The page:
The HR Juggler

Eating Your Frogs

Posted on: May 19, 2011

I have recently read Eat That Frog, a book by Brian Tracy that promises to provide “21 great ways to stop procrastinating and get more done in less time.” I was already familiar with the concept of eating your frog, i.e. tackling the most difficult and dreaded tasks first and getting them out of the way, but am always open to ways of managing my time better.

I’m not sure I could say the book has entirely changed my working life, but it does have some good tips and useful reminders, some of which I have implemented and thought I would share –

1) Written goals are powerful – identify what you want to achieve, which of these goals will make the biggest difference to your life  and what the steps are to making it happen…and write it down!

2) Plan your day in advance, ideally the night before. Identify which of the tasks are the high value ‘frogs’ with real consequences for you and the business. Always do these first.

3) Understand where the true value of your ‘to do’ list lies – its usually 20% of your activities that account for 80% of your results.

4) Its OK to creatively procrastinate and choose not to do low-value tasks

5) Bite-size chunks are fine on the most complicated, difficult tasks; the trick is to get moving and keep moving on them in a systematic way

6) Work with a sense of urgency, be optimistic about the positives and when you can, structure your day so that you tackle your toughest tasks at the times when you have most mental and physical energy

7) Use technology to maximise your efficiency, but don’t be ruled by it. Turn the phone, laptop, blackberry off…and enjoy the silence, for at least one day a week

8 ) Prioritise relentlessly.

9) Focus while you are at work, so that you can fully switch off while you’re at home

10) Going to bed early is often the most effective thing you can do to have a productive day at work the next day

So, I’m resolving to eat a few more frogs and create some good habits which last.  And I’m quite proud to have written this post within a day of finishing the book 🙂

How about you – any tips to share?

10 Responses to "Eating Your Frogs"

Hi Alison

Procrastination – something I also struggle with. I have just finished ‘The Now Habit’ and one of the tips from it was to focus on planning down time, so you ensure you are productive during working hours to make the most of the free time. It also looks into the psychology of why we subconsciously sabotage ourselves by procrastinating: forcing ourselves to do less than perfect work in limited time. Its a form of ‘self protection’ – not having enough time gives the excuse for having produced a piece of work we are less than satisfied with.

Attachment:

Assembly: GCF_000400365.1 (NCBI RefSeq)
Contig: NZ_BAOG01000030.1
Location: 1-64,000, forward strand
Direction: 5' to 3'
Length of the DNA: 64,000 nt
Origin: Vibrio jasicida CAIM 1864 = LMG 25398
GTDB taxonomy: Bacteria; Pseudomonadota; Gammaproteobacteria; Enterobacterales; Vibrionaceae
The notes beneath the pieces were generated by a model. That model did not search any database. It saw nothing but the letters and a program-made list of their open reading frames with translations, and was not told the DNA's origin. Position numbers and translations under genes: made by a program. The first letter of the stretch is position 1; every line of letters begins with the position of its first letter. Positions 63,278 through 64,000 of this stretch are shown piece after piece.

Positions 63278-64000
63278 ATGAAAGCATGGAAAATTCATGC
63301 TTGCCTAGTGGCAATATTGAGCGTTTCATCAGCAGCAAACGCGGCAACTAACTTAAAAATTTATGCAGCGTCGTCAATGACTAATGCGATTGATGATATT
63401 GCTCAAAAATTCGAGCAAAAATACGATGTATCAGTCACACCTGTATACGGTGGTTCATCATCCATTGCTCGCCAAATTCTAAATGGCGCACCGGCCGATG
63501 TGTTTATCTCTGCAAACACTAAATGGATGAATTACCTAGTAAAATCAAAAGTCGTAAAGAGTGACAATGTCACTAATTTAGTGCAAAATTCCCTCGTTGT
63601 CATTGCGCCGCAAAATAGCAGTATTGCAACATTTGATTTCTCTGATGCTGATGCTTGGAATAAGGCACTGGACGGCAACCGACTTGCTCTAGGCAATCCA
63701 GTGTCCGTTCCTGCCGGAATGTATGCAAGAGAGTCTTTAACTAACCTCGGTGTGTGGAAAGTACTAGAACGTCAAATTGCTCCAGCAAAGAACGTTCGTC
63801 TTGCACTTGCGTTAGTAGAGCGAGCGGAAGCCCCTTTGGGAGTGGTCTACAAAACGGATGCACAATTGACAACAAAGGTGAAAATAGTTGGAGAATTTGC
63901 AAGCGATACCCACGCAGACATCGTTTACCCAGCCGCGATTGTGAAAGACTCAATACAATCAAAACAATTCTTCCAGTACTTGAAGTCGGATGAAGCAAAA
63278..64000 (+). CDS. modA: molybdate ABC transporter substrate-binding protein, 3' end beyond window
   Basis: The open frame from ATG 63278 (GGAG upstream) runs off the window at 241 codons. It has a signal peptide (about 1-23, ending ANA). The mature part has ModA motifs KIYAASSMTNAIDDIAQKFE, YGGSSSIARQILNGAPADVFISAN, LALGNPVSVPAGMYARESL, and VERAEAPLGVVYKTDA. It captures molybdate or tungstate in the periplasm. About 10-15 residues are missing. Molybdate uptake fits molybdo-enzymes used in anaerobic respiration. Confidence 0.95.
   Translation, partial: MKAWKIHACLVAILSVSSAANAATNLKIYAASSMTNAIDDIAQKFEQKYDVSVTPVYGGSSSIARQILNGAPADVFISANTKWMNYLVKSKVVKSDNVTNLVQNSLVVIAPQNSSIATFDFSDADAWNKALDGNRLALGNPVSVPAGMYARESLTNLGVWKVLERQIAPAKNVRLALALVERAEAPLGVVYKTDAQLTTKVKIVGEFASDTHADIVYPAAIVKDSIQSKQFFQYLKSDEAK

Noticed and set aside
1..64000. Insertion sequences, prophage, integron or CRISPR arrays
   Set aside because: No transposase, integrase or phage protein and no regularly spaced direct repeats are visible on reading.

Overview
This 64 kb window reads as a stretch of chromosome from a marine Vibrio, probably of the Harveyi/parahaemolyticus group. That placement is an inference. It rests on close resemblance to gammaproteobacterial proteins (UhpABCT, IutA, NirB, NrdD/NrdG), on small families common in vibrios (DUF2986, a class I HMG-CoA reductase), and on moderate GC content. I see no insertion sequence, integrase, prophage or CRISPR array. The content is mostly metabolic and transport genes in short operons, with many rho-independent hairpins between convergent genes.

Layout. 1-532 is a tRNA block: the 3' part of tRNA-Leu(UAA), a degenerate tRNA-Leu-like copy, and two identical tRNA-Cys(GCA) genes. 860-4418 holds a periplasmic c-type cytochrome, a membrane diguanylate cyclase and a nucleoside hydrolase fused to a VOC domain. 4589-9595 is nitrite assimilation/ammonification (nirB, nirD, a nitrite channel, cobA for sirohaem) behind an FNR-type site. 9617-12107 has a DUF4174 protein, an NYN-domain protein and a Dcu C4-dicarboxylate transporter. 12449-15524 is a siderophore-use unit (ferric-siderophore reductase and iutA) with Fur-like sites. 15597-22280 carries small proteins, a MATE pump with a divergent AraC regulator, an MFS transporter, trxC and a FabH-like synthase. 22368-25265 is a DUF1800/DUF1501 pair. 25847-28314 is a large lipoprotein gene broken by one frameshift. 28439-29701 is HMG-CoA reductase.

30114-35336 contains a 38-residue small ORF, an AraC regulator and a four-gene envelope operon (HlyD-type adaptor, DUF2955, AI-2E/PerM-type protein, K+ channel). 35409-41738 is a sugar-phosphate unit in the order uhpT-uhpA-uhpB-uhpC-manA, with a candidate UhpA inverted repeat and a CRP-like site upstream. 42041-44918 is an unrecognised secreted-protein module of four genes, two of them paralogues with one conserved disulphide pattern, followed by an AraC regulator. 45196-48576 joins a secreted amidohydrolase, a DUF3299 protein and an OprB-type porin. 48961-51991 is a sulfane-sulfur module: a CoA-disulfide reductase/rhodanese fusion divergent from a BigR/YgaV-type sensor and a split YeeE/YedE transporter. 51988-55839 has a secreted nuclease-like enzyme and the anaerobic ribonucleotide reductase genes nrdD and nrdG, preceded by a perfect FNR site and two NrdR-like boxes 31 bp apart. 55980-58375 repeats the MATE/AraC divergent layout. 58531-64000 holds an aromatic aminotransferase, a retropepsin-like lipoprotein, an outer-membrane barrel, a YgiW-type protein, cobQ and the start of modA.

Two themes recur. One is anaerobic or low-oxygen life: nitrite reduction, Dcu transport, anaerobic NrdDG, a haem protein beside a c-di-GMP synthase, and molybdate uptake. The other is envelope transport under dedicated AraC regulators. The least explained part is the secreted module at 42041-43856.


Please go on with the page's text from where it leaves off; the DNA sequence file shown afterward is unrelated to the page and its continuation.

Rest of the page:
Other tips were ‘just start’ – avoid putting off, just start for 30 minutes and reward yourself for 30 minutes of unbroken concentration. Once started, it is easier to continue.

The book had some interesting points but tended to be repetitive at times. Having said that, I did get something from it. I can’t say I am cured but I have improved a bit, and I recognise now what distracts me and try to avoid giving in to temptation! (*cough* Twitter *cough*)

Good luck!

Thanks for commenting Gill – interesting psychological points about the whole topic. I love ‘just start’ – that was something I took away from reading the book too.

Like you I am not sure I am an entirely changed woman, but I have made some improvements and I guess thats what its all about really 🙂

May I suggest frying the frog first? 🙂

Some useful stuff here Alison, I like number one – though I confess I don’t do it often enough. Must try harder…

Cheers – Doug

Me too, me too…but hey, we all have to start somewhere 😉 Thanks for commenting

Great post Alison!

I’ve been procrastinating my blog catch up…until I saw yours! And I’m even replying 🙂 no more delays!

I find that I avoid doing the bits I don’t like or have passion for, but once I have done it I feel so much better.

I also like the idea of switching off from technology to concentrate and focus. I did that today for 1hr!
Sat down with a pen and paper and sketched out my process maps in a creative way. When it came to getting the task done, it was easy peasy no more procrastinating portugueasy 🙂 … until tomorrow that is!

I should do n.10 more often…ideally before 10pm 🙂

Lovely to hear from Jose…and yes no 10 is always my biggest battle but a fantastically effective means of having a productive, brighter day the next day 🙂

Another fantastic post, although I’m now feeling guilty because, if I’m honest, being here is procrastinating. Also love Gill’s tip of ‘just start’.

Right that’s it. You’ve all inspired me. Twitter is going off this very minute.

LOL…that’s the only problem isn’t it 🙂 Thanks for commenting, catch you later on when you’ve had a well deserved break!

Love the post Alison!

It’s funny how we often think of procrastination in the negative or psychological sense but if you grab a dictionary it only means to delay, put off or postpone. There’s some comfort and deeper meaning in there.

I can delay unnecessarily like the rest of us. However, I also know that my best work often comes at the last moment when there is a very tangible clarity and energy which didn’t exist until that moment. Call it “in the moment” or what you will but there are sometimes benefits to procrastinating which we may not appreciate.

If you’ve not seen it there’s also a very large conversation on this on the EMCC LinkedIn Group here http://linkd.in/mULcRI.

Thanks for commenting David and you’re right – sometimes delaying is not always as negative as it sounds, thankfully 🙂

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